Though it probably caused the New York Times excruciating pain to admit this, a staple of the conventional American literary canon is undermining some contemporary educators' preferred method for "engag[ing] racially and ethnically diverse students in reading [through] books that mirror their lives and culture." As it turns out, F. Scott Fitzgerald's The Great Gatsby "resonates powerfully among urban adolescents, many of them first- and second-generation immigrants, who are striving to ascend in 21st-century America."
Here is the impression Gatsby has made on Jinzhao Wang, a 14-year-old immigrant from China:
She is inspired by the green light at the end of the dock, which for Jay Gatsby, the self-made millionaire from North Dakota, symbolizes the upper-class woman he longs for. “Green color always represents hope,” Jinzhao said.As a member of that class of "first- . . . generation immigrants, who are striving to ascend in 21st-century America," I heartily endorse Jinzhao Wang's sentiment. The vast fields of this Republic, rolling on under the night into the vast obscurity beyond the city, are ample enough to hold and to fulfill the dreams of every ambitious young person who is willing to gamble on the dream that is America.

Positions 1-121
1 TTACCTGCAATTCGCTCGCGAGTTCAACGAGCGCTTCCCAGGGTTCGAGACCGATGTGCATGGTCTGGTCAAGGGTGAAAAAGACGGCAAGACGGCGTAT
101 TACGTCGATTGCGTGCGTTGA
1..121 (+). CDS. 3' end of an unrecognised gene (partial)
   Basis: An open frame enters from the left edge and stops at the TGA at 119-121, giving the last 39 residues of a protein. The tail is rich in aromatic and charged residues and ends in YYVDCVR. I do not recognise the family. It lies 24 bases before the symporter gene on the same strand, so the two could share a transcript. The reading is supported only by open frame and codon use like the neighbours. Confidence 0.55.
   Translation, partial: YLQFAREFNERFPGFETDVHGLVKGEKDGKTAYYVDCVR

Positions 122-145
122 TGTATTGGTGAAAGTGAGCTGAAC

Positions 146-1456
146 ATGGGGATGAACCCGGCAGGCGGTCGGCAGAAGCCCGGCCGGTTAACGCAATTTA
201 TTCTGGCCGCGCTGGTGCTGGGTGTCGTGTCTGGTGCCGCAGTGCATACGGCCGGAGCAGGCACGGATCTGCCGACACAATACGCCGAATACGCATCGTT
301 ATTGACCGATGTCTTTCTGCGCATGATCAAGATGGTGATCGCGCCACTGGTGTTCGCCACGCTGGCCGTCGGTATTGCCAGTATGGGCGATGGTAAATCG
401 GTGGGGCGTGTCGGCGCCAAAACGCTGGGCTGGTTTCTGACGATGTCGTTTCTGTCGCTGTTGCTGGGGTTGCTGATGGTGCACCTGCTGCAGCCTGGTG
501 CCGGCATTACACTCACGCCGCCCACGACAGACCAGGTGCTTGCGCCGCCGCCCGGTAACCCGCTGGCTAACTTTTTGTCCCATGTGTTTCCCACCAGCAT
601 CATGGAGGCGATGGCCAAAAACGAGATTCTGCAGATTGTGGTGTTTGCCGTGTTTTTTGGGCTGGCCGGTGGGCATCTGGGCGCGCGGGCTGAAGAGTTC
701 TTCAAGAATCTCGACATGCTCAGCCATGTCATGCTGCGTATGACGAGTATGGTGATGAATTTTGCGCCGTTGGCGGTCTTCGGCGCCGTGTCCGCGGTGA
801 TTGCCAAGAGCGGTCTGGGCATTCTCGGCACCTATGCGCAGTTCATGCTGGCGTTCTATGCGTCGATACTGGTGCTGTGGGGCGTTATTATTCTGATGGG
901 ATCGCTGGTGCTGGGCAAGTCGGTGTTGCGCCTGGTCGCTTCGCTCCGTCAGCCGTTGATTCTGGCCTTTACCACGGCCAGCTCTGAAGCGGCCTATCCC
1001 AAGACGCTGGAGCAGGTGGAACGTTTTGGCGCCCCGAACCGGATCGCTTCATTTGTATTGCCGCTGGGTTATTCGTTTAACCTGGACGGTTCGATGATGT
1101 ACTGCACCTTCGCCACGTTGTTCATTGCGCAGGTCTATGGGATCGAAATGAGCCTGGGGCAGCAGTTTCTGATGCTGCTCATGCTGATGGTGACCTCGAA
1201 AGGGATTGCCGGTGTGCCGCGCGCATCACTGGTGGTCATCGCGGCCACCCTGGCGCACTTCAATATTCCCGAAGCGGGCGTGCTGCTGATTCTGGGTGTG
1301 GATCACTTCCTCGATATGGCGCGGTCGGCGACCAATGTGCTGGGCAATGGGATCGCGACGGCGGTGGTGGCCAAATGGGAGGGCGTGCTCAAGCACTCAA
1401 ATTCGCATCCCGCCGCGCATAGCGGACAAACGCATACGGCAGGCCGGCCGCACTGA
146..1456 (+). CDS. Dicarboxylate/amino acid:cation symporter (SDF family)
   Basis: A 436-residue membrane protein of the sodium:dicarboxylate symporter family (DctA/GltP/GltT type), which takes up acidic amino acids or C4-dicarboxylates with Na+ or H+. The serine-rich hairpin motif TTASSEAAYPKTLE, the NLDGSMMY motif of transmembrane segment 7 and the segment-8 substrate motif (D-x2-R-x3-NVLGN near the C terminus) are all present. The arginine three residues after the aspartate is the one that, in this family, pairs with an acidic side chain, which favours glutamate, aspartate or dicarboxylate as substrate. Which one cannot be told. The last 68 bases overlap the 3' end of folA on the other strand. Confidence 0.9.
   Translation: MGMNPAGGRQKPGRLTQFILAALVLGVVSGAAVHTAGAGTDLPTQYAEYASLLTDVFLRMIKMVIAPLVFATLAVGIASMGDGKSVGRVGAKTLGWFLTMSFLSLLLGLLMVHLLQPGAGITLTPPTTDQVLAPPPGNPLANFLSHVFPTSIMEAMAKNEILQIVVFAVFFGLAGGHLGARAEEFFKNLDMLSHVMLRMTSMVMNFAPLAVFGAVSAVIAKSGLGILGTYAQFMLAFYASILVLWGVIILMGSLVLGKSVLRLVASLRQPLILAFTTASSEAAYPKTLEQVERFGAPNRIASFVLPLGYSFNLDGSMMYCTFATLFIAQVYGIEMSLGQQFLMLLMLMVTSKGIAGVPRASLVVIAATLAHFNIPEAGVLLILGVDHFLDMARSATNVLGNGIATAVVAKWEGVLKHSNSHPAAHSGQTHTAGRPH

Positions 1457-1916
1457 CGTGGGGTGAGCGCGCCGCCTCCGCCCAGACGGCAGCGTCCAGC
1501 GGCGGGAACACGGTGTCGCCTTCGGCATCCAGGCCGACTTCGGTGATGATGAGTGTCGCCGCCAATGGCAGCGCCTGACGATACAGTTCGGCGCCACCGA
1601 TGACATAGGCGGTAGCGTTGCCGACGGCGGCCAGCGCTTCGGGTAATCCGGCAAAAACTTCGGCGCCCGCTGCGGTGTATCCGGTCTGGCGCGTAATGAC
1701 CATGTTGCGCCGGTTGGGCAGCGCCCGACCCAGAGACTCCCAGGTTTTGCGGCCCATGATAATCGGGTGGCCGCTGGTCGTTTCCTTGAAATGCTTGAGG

“My green light?” said Jinzhao, who has been studying Gatsby in her sophomore English class at the Boston Latin School. “My green light is Harvard.”
I wish only that the architects of contemporary immigration law and policy in the United States would remember the splendor that has gripped every newcomer to this continent. As Fitzgerald wrote in Gatsby's concluding chapter:
[F]or a transitory enchanted moment man must have held his breath in the presence of this continent, compelled into an aesthetic contemplation he neither understood nor desired, face to face for the last time in history with something commensurate to his capacity for wonder.